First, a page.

Friday, June 15, 2007

A little time for meditation

On my way to an interview yesterday morning, I passed by our fine city's beautiful Anglican Cathedral. So back the Anglican cathedral. It perhaps uses the least amount of billboard advertising (unlike the Catholic, Methodist and Baptist churches) because, I think, it is just not doing that well. This thought was vindicated yesterday when, as I walked by the church, I saw a little sandwich board advertisement which read:

Open 9am - 5pm Service Sunday 10am Come inside for quiet meditation

Quiet meditation? Is it not me but when a cathedral parish simply offers up room for 'quiet meditation' something is very wrong with that church. Is prayer too fundamentalist or traditional a term? The sign simply smacked of metaphysical emptiness and desperation on the part of church leaders. Not that the term 'meditation' is particularly bad, but I'm sure you'll agree that is much more fitting of New Age paganism or even facile North American Buddhism than Anglican Christianity.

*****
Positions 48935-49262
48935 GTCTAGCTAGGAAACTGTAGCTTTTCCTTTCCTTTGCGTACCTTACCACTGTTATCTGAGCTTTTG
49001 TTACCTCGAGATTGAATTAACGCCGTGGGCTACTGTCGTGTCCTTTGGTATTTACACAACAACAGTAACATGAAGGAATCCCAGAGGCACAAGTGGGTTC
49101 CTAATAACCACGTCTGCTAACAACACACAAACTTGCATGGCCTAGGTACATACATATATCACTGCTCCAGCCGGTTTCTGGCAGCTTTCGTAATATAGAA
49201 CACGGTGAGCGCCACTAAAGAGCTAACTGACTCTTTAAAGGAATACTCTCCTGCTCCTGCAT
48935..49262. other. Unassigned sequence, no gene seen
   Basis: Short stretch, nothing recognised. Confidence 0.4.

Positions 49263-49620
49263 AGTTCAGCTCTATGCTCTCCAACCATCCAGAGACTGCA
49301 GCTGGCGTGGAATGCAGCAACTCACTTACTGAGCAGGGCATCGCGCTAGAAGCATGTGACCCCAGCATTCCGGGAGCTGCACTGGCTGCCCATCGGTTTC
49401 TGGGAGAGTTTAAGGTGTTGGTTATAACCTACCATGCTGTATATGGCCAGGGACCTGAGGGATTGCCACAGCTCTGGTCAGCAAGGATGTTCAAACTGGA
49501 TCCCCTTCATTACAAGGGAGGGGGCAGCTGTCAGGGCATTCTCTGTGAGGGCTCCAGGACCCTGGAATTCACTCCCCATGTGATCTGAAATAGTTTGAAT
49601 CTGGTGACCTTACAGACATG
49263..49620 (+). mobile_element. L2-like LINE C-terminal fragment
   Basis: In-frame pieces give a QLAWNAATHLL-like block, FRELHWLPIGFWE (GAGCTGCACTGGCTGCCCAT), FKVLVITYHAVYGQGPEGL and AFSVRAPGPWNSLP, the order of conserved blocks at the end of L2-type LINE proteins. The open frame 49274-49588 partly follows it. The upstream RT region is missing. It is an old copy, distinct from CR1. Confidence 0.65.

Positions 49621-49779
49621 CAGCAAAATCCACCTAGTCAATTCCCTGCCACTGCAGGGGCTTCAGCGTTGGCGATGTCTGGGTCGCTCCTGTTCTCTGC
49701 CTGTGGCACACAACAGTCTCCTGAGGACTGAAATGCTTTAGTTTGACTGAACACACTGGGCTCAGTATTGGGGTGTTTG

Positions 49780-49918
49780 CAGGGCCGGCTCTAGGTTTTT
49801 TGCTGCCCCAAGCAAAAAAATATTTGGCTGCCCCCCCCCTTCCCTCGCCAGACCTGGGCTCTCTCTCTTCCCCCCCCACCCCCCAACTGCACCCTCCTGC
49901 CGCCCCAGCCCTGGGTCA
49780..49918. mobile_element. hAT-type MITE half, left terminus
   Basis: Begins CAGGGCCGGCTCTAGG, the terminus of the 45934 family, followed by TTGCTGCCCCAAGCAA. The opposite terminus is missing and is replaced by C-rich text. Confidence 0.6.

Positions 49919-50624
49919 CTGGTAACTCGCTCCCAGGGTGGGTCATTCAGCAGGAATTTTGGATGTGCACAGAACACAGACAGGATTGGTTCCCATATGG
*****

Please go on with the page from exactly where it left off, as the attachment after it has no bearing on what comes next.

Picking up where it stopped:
What I think is particularly sad is how this pithy little sandwich sign represents the theological and institutional crisis of the Anglican Church. It is widely expected now that the church will become increasingly factionalised in the coming months, with Archbishop Rowan Williams decision not invite several 'conservative' prelates while inviting all but one of the 'liberal' prelates to the upcoming Lambeth Conference only exacerbating a terrible situation. Already North American parishes under the Episcopal banner are contemplating schism, and indeed some have even split and joined under the leadership of Archbishop Peter Akinola of Nigeria. Some Anglican priests have even, and quite publicly, attempted to reunify their entire parishes with the Catholic Church. And here in quiet Victoria, amidst all the confusion, chaos and division, our local Anglicans are prepared to offer you not a place for prayer per se, but for quiet meditation.
Ironic, isn't it, since prayer is the only thing that's going to save the Anglican Church.

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